Where is my family from, originally? What customs or traditions do I practice at home? What things are important to my culture? These are questions that you should ask yourself before asking your students when you decide to explore the cultural heritages of your students.
When exploring the backgrounds of your students, it is most valuable that you share your background with them as well. Model for them what kind of information you are looking for them to discover and share. For example:
- Bring in artifacts from your cultural; heritage.
- Tell a story well-known to your family, but not so known to others..
- Talk about your childhood and your family..
- Show pictures of your ancestors or a map highlighting your country of origin..
- Share the kinds of jobs completed by family members of years past – what did they do?.
- Explain what daily life was like for your family then, and what your life is like today..
- Allow students to experience a custom, tradition, ritual, etc. of your heritage..
- Bring in a family member to share a story or celebration of your heritage with your students..
Once you have established the guidelines of exploring cultural heritages, provide students with a framework of things to identify about themselves and their family. Make it a checklist or a webquest (an online scavenger hunt for information). Below are a few other ideas to get you started on discovering the cultural backgrounds of your students:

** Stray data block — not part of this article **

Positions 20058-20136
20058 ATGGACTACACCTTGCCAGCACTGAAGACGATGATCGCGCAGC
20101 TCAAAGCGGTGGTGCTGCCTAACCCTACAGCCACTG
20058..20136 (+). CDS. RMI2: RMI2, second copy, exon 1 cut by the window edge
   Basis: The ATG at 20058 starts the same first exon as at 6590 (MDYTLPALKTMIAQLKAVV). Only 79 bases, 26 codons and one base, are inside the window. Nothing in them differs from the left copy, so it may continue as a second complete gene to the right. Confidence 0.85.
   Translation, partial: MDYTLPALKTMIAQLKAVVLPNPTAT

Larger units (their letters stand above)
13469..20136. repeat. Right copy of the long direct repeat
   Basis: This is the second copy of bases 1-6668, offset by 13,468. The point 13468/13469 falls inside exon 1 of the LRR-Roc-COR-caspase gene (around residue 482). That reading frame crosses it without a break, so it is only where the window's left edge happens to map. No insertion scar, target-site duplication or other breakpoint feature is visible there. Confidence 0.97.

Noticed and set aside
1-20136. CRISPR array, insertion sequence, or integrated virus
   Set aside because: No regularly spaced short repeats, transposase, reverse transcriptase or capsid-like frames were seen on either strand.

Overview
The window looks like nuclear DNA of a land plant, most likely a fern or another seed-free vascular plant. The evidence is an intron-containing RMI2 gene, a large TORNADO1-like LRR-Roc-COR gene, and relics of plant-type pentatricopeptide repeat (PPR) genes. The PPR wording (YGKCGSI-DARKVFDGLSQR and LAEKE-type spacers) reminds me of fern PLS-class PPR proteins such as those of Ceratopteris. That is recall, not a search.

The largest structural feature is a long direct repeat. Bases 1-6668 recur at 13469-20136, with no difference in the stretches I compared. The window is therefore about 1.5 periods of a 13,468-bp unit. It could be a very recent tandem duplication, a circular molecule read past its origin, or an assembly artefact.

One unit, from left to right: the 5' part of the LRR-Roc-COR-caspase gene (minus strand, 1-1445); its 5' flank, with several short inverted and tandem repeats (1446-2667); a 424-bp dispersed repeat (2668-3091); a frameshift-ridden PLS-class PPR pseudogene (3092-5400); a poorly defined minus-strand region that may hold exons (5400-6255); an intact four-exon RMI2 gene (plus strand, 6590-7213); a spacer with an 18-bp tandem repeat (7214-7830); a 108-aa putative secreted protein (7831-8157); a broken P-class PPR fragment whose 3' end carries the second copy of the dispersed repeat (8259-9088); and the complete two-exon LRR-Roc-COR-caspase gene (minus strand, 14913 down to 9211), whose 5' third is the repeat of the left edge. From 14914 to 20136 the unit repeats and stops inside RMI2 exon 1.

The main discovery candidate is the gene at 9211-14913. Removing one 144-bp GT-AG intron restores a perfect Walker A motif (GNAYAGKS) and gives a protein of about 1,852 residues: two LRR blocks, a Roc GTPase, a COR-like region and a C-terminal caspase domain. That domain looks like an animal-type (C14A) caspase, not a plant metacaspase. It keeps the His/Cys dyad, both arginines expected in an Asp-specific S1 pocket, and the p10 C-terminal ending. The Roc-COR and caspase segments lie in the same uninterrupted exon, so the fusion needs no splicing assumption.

- Interview a relative.
- Find a song that is relevant to your culture – students can play/sing it to the class or find a recording of it to play for the class.
- Make a family tree.
- Record a recipe handed down in your family.
- Share a folktale from your family, culture, or country of origin.
Follow these links for great ideas and activities that focus on exploring cultural heritages in your classroom:
Heritage and family histories are the subjects of many
of our RaceBridges Studio Lesson Plans, videos and resources.